Cyber attacks and data privacy concerns are a top priority for organisations, and many have chosen to mitigate the risk by implementing an ISMS (information security management system).
An ISMS is a system of processes, documents, technology and people that helps organisations manage, monitor and improve their information security in one place.
ISO 27001 is the international standard that describes best practice for an ISMS.
Creating an ISO 27001-compliant ISMS can take several months, but the benefits it provides makes it an essential project. In this blog, we explain nine simple steps to creating an ISMS.
1. Create a project mandate
The implementation project begins by appointing a project leader, who will work with other members of staff to create a project mandate. This is essentially a set of answers to these questions:
- What are we hoping to achieve?
- How long will it take?
- What will it cost?
- Does it have management support?
2. Initiation of the project
Organisations should use their project mandate to build a more defined structure that goes into specific details about information security objectives and the project’s team, plan and risk register.
Find out more about creating an ISMS with our free green paper: ISMS Measurement – Metrics made easy.
You’ll learn about the principles of effective information security measurement, and the pitfalls organisations encounter when developing their ISMS.
Read this paper to:
- Understand which controls should be prioritised for measurement;
- Understand the difference between measuring performance and effectiveness, and why both are necessary;
- Learn effective methods for measuring the risk assessment process; and
- Avoid common issues when analysing and presenting measurement results.
3. Adopt a methodology for the ISMS
The next step is to adopt a methodology for implementing the ISMS.
ISO 27001 recognises that a “process approach” to continual improvement is the most effective model for managing information security.
However, it doesn’t specify a particular methodology, and instead allows organisations to use whatever method they choose, or to continue with a model they already have in place.
4. Create a management framework
At this stage, the ISMS will need a broader sense of the actual framework. Part of this involves identifying the scope of the system – i.e. determining which parts of your organisation is covered by the ISMS.
You should ensure that any part of your organisation that holds sensitive information is covered in your system. However, you need to be equally careful that the ISMS isn’t too large, as this will make it prohibitively expensive and time-consuming to maintain.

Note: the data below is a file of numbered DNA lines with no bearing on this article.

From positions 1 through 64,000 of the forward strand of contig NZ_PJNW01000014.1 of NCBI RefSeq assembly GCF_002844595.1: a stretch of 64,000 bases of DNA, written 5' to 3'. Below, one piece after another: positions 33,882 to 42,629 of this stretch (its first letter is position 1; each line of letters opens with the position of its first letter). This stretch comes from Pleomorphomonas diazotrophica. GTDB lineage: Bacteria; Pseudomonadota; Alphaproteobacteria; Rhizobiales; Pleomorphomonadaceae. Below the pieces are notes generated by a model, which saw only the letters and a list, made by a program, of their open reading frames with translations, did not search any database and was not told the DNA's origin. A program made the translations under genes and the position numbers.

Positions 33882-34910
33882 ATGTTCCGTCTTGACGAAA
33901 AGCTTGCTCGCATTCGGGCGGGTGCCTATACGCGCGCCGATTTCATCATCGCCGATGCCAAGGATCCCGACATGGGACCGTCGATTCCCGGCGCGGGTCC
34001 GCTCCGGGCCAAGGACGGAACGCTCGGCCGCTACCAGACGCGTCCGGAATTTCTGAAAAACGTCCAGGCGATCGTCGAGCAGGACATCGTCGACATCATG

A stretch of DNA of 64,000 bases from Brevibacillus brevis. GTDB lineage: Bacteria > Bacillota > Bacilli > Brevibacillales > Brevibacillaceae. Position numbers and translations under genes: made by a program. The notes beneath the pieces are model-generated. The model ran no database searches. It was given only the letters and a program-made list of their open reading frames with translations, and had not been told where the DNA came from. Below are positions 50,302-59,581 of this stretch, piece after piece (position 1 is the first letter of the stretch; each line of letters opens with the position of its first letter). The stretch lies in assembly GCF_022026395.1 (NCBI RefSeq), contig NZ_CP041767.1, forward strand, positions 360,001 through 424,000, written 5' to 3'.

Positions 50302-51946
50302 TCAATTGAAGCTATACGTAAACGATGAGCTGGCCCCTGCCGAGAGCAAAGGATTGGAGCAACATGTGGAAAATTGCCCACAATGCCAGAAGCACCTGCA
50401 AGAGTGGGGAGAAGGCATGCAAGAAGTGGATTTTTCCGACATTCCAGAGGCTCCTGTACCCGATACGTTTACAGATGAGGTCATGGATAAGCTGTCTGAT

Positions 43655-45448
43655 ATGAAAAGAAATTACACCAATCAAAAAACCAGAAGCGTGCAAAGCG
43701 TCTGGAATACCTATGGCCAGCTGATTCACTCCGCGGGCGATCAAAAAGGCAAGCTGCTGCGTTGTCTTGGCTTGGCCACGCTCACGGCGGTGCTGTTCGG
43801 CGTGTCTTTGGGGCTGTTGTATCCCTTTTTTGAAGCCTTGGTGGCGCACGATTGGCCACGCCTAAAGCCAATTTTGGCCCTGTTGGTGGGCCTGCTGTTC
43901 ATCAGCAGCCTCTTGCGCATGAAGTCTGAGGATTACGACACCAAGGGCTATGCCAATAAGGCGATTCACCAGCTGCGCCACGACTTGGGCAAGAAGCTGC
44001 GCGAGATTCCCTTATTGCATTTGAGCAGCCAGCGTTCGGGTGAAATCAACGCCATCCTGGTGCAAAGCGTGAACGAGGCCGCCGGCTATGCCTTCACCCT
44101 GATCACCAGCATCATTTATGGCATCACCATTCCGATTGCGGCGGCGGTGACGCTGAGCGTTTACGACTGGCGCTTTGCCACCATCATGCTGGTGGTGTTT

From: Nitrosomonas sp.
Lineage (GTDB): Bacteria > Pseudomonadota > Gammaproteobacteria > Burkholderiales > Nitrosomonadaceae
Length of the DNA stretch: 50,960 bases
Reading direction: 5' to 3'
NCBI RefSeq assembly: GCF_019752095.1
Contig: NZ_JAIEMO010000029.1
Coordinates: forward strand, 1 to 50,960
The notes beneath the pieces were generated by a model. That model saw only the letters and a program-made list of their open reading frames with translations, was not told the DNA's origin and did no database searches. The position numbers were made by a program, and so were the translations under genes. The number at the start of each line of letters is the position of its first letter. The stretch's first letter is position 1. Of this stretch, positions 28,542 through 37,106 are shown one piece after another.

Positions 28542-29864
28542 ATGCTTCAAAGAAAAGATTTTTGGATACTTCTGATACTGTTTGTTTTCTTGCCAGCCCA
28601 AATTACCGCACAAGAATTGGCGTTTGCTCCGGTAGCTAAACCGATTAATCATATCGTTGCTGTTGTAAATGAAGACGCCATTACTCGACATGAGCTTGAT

There are three steps to correctly scoping your ISMS:
- Identify every location where sensitive information is scored.
- Determine the ways in which that information can be accessed.
- Define which parts of your organisation are out of scope.
5. Identify baseline security criteria
Organisations should identify their core security needs. These are the requirements and corresponding measures or controls that are necessary to conduct business.
6. Develop a risk management process
ISO 27001 allows organisations to broadly define their own risk management processes. Common methods focus on looking at risks to specific assets or risks presented in specific scenarios.
There are pros and cons to each, and some organisations will be much better suited to one method than the other.
There are five important aspects of an ISO 27001 risk assessment:
- Establishing a risk assessment framework
- Identifying risks
- Analysing risks
- Evaluating risks
- Selecting risk management options
7. Create a risk treatment plan
At this stage, you must build the security controls that will protect your organisation’s information assets.
To ensure these controls are effective, you will need to check that staff are able to operate or interact with them, and that they are aware of their information security obligations.
You will also need to develop a process to determine, review and maintain the competences necessary to achieve your ISMS objectives. This involves conducting a needs analysis and defining a desired level of competence.
8. Measure, monitor and review the results
For an ISMS to be useful, it must meet its information security objectives. Organisations need to measure, monitor and review the system’s performance.
This will involve identifying metrics or other methods of gauging the effectiveness and implementation of the controls.
9. Achieve certification
Once the ISMS is in place, organisations should seek certification from an accredited certification body. This proves to stakeholders that the ISMS is effective and that the organisation understands the importance of information security.
The certification process will involve a review of the organisation’s management system documentation to check that the appropriate controls have been implemented. The certification body will also conduct a site audit to test the procedures in practice.
Get started with our ISO 27001 Toolkit
It contains comprehensive compliance tools, including the gap assessment tool, Statement of Applicability tool, roles and responsibilities matrix, an Implementation Manager tool and two staff awareness e-learning licences.
You can guarantee compliance with more than 140 pre-written, customisable templates, including ISO 27001-compliant policies, procedures, work instructions and records.
A version of this blog was originally published on 29 June 2018.